A delegate may reference either a static or instance method, and in order to deserialize an instance method, the serializer needs to reconstruct the object state that owns the method.  In otherwords, the method's parent object needs to be serialized as well.  This does not create a user friendly scenario for creating an FSM via XML, so I prohibited this type of method from being serialized all together.  Binary serialization is better suited for this task, which is a feature that will be implemented in the future.

So, for delegate serialization to work, your delegate must reference a static method.  When serialized, it will have the following form: methodName;assemblyQualifiedDeclaringTypeName.  An example of a serialized delegate for the [System.Char.IsDigit] method is: IsDigit;System.Char, mscorlib, Version=, Culture=neutral, PublicKeyToken=b77a5c561934e089.

During deserialization, if the method is discovered to be invalid (i.e. it does not exist, the signature isn't that of a predicate, etc...) then it will be replaced with a default predicate.  The default predicate returns false for any input value. 

Events pose a challenging conversion task because an event is really a multicast delegate in disguise.  Each method subscribed to the event will need to be validated and serialized as descibed above.  Furthermore, this will be a reflection-heavy task since the delegate is stored in a compiler-generated field.  Currently, I have avoided implementing this feature and will consider its implementation in the future.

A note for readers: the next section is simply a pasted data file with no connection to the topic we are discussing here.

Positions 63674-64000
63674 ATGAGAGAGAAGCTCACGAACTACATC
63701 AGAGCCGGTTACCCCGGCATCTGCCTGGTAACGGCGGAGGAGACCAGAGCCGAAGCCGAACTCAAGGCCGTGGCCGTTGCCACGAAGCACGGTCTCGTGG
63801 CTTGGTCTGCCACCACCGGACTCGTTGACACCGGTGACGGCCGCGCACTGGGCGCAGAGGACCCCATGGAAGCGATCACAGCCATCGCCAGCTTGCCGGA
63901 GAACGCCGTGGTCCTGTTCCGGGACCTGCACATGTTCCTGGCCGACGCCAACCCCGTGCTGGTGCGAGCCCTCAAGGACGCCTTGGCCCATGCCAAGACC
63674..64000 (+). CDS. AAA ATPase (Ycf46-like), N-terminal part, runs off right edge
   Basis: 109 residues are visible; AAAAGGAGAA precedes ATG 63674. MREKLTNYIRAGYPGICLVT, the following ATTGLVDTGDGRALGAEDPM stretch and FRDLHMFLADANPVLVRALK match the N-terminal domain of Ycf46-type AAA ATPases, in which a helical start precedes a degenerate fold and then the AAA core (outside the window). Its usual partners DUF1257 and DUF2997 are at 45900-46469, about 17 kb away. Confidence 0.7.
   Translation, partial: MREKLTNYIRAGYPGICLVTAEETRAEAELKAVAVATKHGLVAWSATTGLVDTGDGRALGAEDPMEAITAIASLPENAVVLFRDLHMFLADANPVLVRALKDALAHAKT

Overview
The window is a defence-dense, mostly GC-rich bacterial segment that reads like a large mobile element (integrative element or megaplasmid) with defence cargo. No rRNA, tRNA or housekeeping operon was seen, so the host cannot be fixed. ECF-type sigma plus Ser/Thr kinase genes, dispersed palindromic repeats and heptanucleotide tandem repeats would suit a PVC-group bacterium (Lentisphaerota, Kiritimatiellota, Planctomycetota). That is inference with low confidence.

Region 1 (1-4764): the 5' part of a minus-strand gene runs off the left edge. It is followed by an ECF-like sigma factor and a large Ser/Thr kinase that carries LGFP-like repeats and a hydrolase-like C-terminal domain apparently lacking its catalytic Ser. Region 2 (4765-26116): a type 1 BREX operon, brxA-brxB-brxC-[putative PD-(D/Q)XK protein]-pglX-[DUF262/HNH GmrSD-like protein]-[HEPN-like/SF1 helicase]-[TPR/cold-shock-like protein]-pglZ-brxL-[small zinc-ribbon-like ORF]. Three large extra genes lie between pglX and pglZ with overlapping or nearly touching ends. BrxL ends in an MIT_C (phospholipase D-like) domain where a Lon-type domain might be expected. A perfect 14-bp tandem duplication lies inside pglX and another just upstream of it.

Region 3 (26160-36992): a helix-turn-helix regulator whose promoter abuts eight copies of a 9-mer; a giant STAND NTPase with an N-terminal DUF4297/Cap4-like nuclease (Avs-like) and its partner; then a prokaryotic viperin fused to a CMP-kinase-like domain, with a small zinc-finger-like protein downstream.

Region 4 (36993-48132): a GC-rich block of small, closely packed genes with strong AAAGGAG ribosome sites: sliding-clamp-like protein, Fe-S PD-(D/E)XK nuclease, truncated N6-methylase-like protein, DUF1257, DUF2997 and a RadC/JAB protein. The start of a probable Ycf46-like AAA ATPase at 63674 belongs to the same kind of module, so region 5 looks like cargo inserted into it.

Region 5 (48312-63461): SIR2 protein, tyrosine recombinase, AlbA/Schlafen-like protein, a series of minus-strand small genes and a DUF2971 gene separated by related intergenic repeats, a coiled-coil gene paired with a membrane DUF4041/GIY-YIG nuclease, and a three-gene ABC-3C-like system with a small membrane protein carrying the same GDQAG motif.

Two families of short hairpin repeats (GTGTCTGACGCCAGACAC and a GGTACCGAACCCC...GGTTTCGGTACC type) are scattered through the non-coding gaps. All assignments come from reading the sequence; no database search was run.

Thinking About XML Documentation Comments

One of the features for the Jolt 0.2 release is to add support for propagating XML comments for proxy methods in the Jolt.Testing library.  During the past holiday season, I started to dabble in an implementation and consequently started to research what is required to complete this task.  Ideally, I would like to support a syntax that is depicted as follows.

using System;
using System.Reflection;
using System.Xml.Linq;

void ParseXmlComments(Assembly assembly)
XmlDocCommentReader reader = new XmlDocCommentReader(assembly);
XNode[] comments = {

XDocument dom = new XDocument("root", comments);

The easy part of supporting such an implementation is parsing the XML file so that a MemberInfo or Type object can index a block of XML (the comments).  The rules for doing so are straightforward, and documented in the MSDN help system.

The tricky part lies in the first line of psuedo-code: inferring the location of the XML file from an Assembly object.  XML comments are always installed in a directory that is either very near to, or the same as the installation directory for an assembly.  This is done by convention and facilitates the file's location from Visual Studio's Intellisense.  Given that the Assembly class offers CodeBase and Location properties, it may appear trivial to locate the file.  However these properties do not guarantee finding the reference assembly path for a .NET Framework assembly, which is the path that contains the XML file.  The ".NET Matters" article from MSDN Magazine (June 2004) suggests using RuntimeEnvironment.GetRuntimeDirectory() to locate the reference assembly path, but this fails for .NET 3.0 and .NET 3.5, which use version 2.0 of the common langauge runtime.